As gender lens investing grows in popularity, those who now offer gender lens investing range from the fifth largest asset management firm worldwide (BNY Mellon Investment Management) to G7 development finance institutions, which have committed to collectively mobilizing $3 billion to improve women’s economic participation and access through employment, leadership opportunities and other services.

Gender-Lens Investing vs. Gender-Lens Philanthropy

Although the two concepts are sometimes conflated, they are not the same. They can go together nicely, though. Gender-lens investing is a way to generate a financial return by investing in businesses that in some way promote better gender equity practices. The ultimate goal of an investment portfolio is profit.

The goal of philanthropy, however, is about identifying a tough problem where your resources can make a real, tangible difference to people’s lives. Gender-lens philanthropy is about identifying persistent barriers that women and girls face around the world because of discrimination—access to education, access to health services, gender-based violence, etc.—and investing in strategies and programs that will make a real difference. The ultimate goal of gender-lens philanthropy is to shift resources to where they are most needed so that women and girls—and their communities--can have opportunities to live better lives.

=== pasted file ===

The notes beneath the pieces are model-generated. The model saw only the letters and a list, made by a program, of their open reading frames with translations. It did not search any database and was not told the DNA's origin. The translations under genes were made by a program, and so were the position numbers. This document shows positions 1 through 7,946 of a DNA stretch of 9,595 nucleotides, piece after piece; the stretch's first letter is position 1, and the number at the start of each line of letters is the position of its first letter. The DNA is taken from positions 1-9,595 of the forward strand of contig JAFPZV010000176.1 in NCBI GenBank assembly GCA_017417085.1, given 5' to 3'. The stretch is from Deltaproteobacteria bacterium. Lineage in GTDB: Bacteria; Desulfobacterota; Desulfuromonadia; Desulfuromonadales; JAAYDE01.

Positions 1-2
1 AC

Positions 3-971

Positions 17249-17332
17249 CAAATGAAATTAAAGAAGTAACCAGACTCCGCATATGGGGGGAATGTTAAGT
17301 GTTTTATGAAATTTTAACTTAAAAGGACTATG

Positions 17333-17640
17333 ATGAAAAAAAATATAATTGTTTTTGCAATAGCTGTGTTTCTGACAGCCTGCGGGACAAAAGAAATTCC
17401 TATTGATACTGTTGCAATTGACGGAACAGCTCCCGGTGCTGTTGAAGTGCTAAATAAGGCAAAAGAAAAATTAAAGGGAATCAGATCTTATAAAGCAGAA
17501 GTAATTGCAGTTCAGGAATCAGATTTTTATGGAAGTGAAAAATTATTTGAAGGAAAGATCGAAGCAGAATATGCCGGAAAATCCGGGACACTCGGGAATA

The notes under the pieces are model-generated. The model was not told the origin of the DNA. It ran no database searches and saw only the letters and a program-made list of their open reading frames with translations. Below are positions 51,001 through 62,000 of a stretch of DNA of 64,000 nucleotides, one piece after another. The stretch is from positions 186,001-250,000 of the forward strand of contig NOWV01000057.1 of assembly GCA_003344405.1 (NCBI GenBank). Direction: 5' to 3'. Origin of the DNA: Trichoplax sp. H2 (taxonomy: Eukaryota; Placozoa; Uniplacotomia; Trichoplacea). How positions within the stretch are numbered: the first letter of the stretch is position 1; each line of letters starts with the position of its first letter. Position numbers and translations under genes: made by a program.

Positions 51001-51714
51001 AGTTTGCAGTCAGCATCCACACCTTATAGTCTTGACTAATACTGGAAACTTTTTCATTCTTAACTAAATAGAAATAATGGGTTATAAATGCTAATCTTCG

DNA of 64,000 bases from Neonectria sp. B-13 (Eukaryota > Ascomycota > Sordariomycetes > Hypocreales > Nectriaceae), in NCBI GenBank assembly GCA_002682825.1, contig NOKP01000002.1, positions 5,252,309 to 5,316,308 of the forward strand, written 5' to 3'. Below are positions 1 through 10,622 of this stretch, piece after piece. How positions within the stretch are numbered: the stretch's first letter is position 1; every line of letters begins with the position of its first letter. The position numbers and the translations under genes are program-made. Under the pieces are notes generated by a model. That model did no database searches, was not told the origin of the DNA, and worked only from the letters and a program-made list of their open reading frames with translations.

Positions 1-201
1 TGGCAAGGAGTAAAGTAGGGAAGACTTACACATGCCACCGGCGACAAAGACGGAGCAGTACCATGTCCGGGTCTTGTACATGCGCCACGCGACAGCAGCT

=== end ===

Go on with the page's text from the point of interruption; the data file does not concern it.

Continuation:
Investing in the stock market is not the same as investing in specific strategies to improve the lives of women and girls, including driving policy and advocacy in order to create ripple effects of healthier families, healthier communities, and healthier nations. But the two strategies may go hand in hand. Gender lens investing may be a great vehicle to build the capital to be able to invest in those solutions.


For more on this, read: What’s Gender-Lens Investing and Why Is it Important? by Ellevest, and Social Equity Investing: Righting Institutional Wrongs

Giving Links Women Across Race and Ethnicity, New Study Shows

If you’re looking for evidence that women’s bonds transcend borders, race and ethnicity when it comes to giving, look no further that the report released today by the Women’s Philanthropy Institute (WPI) called Women Give 2019: Gender and Giving Across Communities of Color.

The report, funded by a grant from the Bill & Melinda Gates Foundation, is the first study to explore the intersection of race, giving and gender. The study shows that generosity is a value shared by all communities, and that women across race and ethnicity are leading through philanthropy.